Too Many Elderly Are Taking Dangerous Drugs

1 in 5 Are Prescribed Medications They Shouldn't Take, Study Shows

From the WebMD Archives

Aug. 9, 2004 -- Millions of elderly Americans are taking prescription drugs that are widely considered to be too dangerous for them, new research suggests.

Investigators from Duke University report that over the course of a year, one in five people 65 or older filled prescriptions for at least one "drug of concern," and some were prescribed three or more inappropriate drugs even though less risky alternatives are available.

The findings suggest that as many as 7 million Americans over the age of 65 are taking unsuitable drugs.

"Given that there are clear alternatives for most patients, the fact that 21% of elderly people were prescribed these inappropriate drugs is very troubling," senior researcher Kevin A. Schulman, MD, tells WebMD. "This is an important component of (multiple drug interaction problems) in the elderly and it clearly needs a lot more attention than we have been giving it."

Mood-Altering Drugs Top the List

People over the age of 65 make up less than 15% of the U.S. population, but they account for nearly one-third of the drug prescriptions. The elderly are far more likely than younger people to take multiple prescription medications, and they are also more likely to have adverse reactions to drugs due to age-related changes in metabolism and kidney function.

With this in mind, a list of prescription medications considered inappropriate for use by nursing home residents was developed in the early 1990s and later revised to include all elderly people. Known as the Beers list, the guide includes 28 medications or classes of drugs that should be avoided in elderly people.

Many of the drugs included on the Beers list may cause problems with thinking and alertness, particularly in elderly people. In addition to the fact that these drugs are more likely to interfere with other drugs that elderly people are likely taking, these sedating drugs may also increase the risk of falling. Falling, which often leads to serious accidents, such as a broken hip, are a large cause of injury and even death in the elderly.

Drugs on the list are more likely to cause mood changes or drowsiness and include:


Mood-Altering Drugs

Muscle Relaxers

In this study, Duke researchers reviewed prescription drug claims during 1999 for more than 765,000 people aged 65 and over enrolled in a major medication benefits group. Twenty-one percent filled prescriptions for drugs on the Beers list, and 4% of these patients filled prescriptions for three or more of the drugs.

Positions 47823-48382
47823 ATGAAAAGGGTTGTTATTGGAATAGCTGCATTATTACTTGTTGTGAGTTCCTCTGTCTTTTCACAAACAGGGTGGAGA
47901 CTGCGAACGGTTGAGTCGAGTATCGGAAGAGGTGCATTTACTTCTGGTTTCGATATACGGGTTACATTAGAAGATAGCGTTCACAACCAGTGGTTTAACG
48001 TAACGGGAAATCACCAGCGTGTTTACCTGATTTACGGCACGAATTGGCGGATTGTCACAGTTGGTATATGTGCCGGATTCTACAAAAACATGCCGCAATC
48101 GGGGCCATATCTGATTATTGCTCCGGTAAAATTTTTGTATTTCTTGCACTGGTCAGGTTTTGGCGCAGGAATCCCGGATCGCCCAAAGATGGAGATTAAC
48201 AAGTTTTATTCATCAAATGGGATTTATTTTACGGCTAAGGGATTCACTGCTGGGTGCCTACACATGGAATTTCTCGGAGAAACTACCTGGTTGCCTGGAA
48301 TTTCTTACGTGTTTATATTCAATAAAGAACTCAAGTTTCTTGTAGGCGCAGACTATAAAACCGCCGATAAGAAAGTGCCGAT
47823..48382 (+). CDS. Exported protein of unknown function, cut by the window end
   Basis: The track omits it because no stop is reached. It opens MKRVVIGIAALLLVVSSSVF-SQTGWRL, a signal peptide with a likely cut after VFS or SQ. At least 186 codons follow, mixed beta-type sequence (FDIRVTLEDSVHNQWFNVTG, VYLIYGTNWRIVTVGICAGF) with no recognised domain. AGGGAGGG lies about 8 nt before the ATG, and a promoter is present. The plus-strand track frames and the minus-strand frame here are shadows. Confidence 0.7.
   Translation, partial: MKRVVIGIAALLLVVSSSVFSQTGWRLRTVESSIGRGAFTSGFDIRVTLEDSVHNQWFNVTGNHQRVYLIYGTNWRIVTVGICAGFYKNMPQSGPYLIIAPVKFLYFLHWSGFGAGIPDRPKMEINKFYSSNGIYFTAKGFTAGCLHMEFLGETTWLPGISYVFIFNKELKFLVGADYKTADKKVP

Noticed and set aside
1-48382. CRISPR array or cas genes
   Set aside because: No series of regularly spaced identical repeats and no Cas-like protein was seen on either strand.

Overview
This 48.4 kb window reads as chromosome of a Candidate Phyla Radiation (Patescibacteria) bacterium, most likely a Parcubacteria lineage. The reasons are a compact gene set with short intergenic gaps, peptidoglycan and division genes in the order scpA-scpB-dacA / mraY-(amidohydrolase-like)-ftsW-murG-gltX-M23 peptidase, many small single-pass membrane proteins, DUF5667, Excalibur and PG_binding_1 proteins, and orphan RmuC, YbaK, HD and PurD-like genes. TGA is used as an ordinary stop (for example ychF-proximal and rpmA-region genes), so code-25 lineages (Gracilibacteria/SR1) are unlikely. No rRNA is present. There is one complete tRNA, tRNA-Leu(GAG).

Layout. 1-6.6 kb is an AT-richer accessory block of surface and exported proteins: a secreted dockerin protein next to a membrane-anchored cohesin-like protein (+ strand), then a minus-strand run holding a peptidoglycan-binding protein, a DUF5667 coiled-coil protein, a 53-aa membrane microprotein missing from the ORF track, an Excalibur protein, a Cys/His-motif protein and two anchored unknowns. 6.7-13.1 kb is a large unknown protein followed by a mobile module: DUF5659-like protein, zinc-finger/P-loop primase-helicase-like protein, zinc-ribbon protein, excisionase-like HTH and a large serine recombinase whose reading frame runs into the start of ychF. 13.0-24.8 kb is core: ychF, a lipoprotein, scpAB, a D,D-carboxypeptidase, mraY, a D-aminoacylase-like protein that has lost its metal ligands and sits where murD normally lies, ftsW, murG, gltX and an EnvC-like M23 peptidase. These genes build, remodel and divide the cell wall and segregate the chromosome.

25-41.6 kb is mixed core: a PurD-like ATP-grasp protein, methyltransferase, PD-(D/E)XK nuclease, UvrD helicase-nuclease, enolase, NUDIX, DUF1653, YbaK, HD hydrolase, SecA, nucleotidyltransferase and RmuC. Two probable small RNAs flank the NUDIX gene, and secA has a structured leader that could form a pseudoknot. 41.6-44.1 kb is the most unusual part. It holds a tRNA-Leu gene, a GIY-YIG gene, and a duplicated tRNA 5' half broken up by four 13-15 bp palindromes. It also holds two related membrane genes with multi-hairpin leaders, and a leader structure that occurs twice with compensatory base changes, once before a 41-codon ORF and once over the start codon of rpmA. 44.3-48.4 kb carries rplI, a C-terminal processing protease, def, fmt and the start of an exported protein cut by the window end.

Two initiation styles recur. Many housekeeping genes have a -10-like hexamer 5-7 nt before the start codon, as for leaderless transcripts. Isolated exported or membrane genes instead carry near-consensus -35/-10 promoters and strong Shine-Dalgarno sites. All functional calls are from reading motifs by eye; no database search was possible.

The two most widely prescribed Beers drugs were the psychotropic drugs Elavil and Adapin, which accounted for just over half of the claims for drugs on the list with potentially severe adverse side effects. These drugs are commonly given at low doses to help elderly people sleep.

The study findings are reported in the Aug. 9/23 issue of the Archives of Internal Medicine.

"Most of the drugs on this list have fallen out of favor for use in general because there are newer and safer alternatives," American Geriatric Society spokesman Todd Semla, PharmD, tells WebMD. "The longer-acting psychotropic drugs are especially risky for older people because the risk of adverse events like hip fractures from falls is so great."

Study Underestimates Problem

In an editorial accompanying the study, geriatric medicine specialist Knight Steel, MD, wrote that the Duke findings probably underestimate the extent of the problem of inappropriate drugs among the elderly "by a wide margin."

Steel concluded that the problem could be addressed through several relatively simple interventions, including prohibiting payment for inappropriate drugs by Medicare and making a computer program available to all pharmacists identifying the drugs in question.

Steel tells WebMD that the use of inappropriate drugs and the overuse of prescription drugs in general are major causes of death and disability among the elderly.

"Just an hour ago I was talking to an 80-year-old who was taking 17 drugs," he says. "Taking 10 or 12 medications is common, and that is too many. We have to change the way we do things so that we get the correct drugs to the right people in the right doses at the right time."

WebMD Health News


SOURCES: Curtis et al. and Steel, K. Archives of Internal Medicine, Aug. 9/23, 2004; vol 164: pp 1621-1625, 1603-1604. Kevin A. Schulman, MD, professor of medicine, Center for Clinical and Genetic Economics, Duke Clinical Research Institute, Durham, N.C. Knight Steel, MD, The Homecare Institute, Hackensack University Medical Center, Hackensack, N.J. Todd Semla, PharmD, clinical pharmacy specialist, Department of Veterans' Affairs; American Geriatric Society board of directors.

©2005-2006 WebMD, Inc. All rights reserved.